ruthless compassion (aroraborealis) wrote,
ruthless compassion

We made it to Puerto Escondido with surprisingly (to me) minimal problems. I left early early Wednesday morning and flew to LA, and from there, my parents and I managed to get on the overbooked flight to MEX (all in first class, even!) (this being a surprise because we were flying standby). We spent that night in the DF, in the historical district, which was very clean and had some gorgeous buildings. My dad and I went for a walk before bed and found our way to the Zócolo, a big square that used to be the market center when the Aztecs were in charge. There was a big group of young people doing what looked like a tribal dance in front of the big, ornate church. I love the multiculturalism of Central America, where the blend of indigenous and western cultures finds its way. Of course, it's been a long, hard road, and it still has its bumps, but it's still really neat to see.

In the morning, we wandered around a bit more before taking the metro to the airport for our flight to Puerto Escondido, far south on the Pacific coast. I have on thing to say about the Mexico City metro system: wow! It's easy, fast, efficient, cheap, clean and quiet! The trains run on rubber wheels, so it's super quiet -- you can easily hold a conversation at normal volumes. It was great.

We waited around the airport for a while, got in a people mover to go to our plane, waited by the plane for a while, then turned around and went back to the gate. Much waiting in the people mover passed, and then they let us off and into the airport, where we waited for... a while. Finally, back onto the people mover, and to a new plane, and eventually we took off.

Unsurprisingly, the landscape of Mexico is amazingly striking from the air, and another thing that's striking is the pollution of the DF. Even knowing what a problem it is, I was amazed to see the thick tendrils trailing through valleys even well outside the city. It does make the mountains stand out, though, to have their peaks darkly outlined against the smoggy valleys.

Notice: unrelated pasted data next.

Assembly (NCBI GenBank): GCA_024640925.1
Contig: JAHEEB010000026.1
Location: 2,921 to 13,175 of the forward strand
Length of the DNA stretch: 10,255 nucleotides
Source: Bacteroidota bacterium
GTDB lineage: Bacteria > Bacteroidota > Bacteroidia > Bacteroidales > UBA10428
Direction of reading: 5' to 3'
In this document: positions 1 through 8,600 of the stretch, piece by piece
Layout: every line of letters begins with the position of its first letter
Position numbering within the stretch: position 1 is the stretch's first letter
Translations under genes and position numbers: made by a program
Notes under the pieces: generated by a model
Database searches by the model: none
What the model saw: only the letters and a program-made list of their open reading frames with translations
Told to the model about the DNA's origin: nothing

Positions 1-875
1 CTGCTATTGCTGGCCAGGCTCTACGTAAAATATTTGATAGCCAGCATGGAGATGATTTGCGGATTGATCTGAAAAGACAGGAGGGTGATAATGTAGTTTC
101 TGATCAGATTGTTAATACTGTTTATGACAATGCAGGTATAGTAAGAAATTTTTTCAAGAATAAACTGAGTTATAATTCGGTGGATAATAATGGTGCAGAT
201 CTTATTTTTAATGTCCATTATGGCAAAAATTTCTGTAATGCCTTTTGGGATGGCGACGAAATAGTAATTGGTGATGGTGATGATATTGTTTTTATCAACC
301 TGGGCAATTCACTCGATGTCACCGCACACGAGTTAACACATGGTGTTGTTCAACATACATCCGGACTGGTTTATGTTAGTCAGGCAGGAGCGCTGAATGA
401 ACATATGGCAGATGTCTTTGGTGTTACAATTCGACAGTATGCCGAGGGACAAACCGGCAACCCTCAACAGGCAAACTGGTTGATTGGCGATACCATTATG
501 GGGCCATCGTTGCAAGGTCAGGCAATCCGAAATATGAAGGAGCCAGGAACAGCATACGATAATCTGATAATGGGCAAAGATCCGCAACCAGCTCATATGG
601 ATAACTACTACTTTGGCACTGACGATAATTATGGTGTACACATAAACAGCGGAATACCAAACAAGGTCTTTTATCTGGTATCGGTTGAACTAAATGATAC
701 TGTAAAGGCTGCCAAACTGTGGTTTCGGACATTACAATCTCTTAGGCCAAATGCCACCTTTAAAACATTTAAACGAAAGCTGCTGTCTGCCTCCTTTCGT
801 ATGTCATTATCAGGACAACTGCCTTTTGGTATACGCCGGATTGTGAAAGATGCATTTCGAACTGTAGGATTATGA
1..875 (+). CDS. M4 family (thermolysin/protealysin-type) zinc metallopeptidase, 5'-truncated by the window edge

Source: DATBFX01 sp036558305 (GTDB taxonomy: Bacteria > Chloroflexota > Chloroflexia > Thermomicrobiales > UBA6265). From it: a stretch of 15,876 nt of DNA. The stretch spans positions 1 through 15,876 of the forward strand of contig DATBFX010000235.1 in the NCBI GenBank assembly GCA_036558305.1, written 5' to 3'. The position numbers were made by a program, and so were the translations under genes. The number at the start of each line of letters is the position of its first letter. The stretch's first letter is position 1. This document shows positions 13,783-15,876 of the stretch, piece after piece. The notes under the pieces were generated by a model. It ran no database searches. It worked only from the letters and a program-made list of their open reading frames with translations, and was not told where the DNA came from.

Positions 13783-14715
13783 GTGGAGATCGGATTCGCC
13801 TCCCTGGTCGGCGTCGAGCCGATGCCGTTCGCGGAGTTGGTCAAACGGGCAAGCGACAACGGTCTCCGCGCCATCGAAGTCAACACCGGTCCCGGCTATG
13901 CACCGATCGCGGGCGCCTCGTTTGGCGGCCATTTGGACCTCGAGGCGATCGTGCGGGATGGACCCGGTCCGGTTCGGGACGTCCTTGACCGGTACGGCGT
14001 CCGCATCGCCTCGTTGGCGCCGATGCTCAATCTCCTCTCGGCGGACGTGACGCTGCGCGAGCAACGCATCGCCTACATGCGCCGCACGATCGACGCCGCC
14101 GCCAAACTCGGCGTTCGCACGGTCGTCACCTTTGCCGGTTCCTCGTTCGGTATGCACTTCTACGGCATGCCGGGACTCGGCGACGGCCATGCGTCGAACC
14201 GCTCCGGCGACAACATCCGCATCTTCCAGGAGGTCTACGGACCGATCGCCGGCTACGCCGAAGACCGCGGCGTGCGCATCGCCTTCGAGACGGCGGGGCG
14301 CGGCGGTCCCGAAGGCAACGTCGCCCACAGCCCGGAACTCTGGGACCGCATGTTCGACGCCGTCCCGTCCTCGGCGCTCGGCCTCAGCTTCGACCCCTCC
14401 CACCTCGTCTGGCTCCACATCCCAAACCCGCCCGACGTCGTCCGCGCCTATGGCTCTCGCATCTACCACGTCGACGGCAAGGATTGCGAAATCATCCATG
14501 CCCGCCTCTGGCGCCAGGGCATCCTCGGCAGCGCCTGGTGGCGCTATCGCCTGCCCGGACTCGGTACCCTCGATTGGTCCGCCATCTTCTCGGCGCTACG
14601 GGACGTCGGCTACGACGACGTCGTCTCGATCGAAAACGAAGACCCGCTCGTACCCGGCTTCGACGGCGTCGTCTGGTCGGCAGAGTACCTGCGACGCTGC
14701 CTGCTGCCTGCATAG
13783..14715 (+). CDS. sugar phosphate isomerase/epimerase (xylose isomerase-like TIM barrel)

Puerto Escondido is much like any other tropical town: warm, humid, colorful. My mom's big suitcase went missing, so we hung about at the airport for a while, and we're hoping it'll arrive today. We found a hotel on the main drag, which reminds me immensely of Gringotenango (Panajachel), overlooking the ocean. Immediately after getting our rooms, we went for the swim off the beach that's right in front of our hotel. It's so great!

The water, naturally, is perfect: warm and salty! This is a big surfing area, but the surfing beach is off to the southeast of where we are. Apparently, it's experts only surfing and I'll certainly have to walk down that way to check out the scene, where my brother saw someone not-quite-experienced-enough nearly die when he was here a few years ago. I hope to miss that sort of thing, but it's not the big surf time of year, so I expect I will.

It's great to be back in a Spanish-speaking setting. I'm doing okay so far, but I'm slightly confused by regional differences. Although Mexico and Guatemala are neighbors, there's a lot of vocabulary differences that I've run into already, and some cultural things that I'm just not sure about. Nonetheless, I'm making myself understood, and I don't THINK I've embarrassed myself too badly (yet), so I can't complain.

Soon, the high sun will move off to the side and I'll let myself go out in it again for some swimming. My goal this trip is to get tan without the introductory sunburn.

Because a few folks have asked: My plan is to return the 19th, but because I'm flying standby, that may turn into the 20th. I certainly expect to be back for Arisia, however, which is important since I'm again in charge of food for that one party.

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